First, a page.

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  • O'Sullivan v. State
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    • Court of Special Appeals of Maryland
    • December 17, 2021
    ..."of the oath as a formal act, mechanically and ipso facto efficacious ... and quantitative in its nature." Hourie v. State , 53 Md. App. 62, 70-71, 452 A.2d 440 (1982) (" Hourie I ") (internal quotation marks and emphasis omitted). Under those courts' quantitative system of proof, "a degree......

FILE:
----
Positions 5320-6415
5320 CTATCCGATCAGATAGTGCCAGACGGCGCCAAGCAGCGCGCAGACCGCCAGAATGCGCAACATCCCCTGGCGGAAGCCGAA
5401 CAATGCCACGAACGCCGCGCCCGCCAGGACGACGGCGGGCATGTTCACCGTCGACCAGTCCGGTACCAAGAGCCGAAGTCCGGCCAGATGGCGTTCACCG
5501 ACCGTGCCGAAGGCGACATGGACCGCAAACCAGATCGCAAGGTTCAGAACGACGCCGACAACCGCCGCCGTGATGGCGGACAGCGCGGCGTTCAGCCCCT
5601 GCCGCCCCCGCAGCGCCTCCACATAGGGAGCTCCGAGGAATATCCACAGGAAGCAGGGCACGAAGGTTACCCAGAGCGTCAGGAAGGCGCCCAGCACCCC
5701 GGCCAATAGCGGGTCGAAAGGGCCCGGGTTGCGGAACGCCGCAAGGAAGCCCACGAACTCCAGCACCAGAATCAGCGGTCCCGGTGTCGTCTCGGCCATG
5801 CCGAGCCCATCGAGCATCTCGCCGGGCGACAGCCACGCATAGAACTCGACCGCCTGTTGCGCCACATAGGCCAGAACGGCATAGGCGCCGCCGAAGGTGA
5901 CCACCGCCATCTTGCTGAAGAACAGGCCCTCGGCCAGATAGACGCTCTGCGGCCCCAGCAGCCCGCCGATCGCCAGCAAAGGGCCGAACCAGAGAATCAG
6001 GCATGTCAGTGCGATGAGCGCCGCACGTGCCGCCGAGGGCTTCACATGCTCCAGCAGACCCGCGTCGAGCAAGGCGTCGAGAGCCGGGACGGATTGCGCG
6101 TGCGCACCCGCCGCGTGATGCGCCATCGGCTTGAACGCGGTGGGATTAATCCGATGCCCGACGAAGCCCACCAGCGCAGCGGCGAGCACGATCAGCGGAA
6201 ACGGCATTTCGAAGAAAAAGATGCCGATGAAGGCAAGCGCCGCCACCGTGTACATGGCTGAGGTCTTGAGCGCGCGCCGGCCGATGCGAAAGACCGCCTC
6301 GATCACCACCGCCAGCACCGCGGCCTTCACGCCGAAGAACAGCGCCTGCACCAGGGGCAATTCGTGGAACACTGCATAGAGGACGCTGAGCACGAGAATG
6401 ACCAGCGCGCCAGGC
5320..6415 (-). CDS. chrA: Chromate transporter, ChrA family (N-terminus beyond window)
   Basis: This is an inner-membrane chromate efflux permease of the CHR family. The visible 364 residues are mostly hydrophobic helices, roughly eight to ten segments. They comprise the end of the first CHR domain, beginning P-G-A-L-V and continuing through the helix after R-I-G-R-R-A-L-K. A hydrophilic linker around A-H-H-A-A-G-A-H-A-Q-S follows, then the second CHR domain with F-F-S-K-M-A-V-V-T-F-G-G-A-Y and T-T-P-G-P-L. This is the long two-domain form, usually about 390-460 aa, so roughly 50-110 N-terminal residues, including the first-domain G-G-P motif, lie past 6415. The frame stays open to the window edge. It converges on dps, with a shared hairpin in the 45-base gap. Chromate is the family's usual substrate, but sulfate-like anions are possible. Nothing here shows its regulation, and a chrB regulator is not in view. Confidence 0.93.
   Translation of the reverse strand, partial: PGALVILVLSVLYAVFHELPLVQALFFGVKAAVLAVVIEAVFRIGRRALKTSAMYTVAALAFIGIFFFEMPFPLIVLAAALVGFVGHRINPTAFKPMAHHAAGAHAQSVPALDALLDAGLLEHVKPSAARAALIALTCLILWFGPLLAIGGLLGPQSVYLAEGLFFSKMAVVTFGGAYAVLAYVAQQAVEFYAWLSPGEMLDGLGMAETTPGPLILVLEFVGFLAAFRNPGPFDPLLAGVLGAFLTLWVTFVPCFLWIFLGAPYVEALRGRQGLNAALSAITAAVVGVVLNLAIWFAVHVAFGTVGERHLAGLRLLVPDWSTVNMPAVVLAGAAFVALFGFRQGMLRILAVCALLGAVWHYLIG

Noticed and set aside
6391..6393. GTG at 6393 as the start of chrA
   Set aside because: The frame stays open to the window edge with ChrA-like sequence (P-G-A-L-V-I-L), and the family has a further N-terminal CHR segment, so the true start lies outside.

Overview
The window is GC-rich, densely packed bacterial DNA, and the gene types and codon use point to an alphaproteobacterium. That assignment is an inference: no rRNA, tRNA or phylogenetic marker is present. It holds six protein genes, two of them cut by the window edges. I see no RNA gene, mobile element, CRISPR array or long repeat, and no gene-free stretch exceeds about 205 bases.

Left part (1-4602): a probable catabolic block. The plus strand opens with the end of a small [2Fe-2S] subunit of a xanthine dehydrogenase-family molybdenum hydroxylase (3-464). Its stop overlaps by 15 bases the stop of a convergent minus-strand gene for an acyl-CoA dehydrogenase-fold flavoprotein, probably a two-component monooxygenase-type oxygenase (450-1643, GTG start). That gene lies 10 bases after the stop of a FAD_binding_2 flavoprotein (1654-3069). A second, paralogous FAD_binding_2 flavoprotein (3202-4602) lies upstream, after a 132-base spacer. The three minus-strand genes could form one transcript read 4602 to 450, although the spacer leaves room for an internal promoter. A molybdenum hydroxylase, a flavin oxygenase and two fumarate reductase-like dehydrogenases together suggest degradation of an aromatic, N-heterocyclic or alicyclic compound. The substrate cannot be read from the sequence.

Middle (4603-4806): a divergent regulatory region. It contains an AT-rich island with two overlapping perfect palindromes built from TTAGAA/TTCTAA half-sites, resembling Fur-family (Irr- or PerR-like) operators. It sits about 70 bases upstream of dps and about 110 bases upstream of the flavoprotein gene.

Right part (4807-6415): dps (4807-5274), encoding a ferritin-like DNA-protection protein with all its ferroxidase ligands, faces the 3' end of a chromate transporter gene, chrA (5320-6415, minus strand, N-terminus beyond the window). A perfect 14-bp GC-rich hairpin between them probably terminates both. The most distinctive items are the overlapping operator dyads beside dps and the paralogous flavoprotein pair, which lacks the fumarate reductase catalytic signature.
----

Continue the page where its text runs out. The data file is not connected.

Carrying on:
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    ...reenacted in 1965 P.A. 401 with minor changes.8 An interesting discussion of this early development can be found in Hourie v. Maryland, 53 Md.App. 62, 452 A.2d 440 (1982), aff'd. 298 Md. 50, 467 A.2d 1016 (1983).9 See American Civil Liberties Union v. Los Angeles Bd. of Ed., 59 Cal.2d 203; ......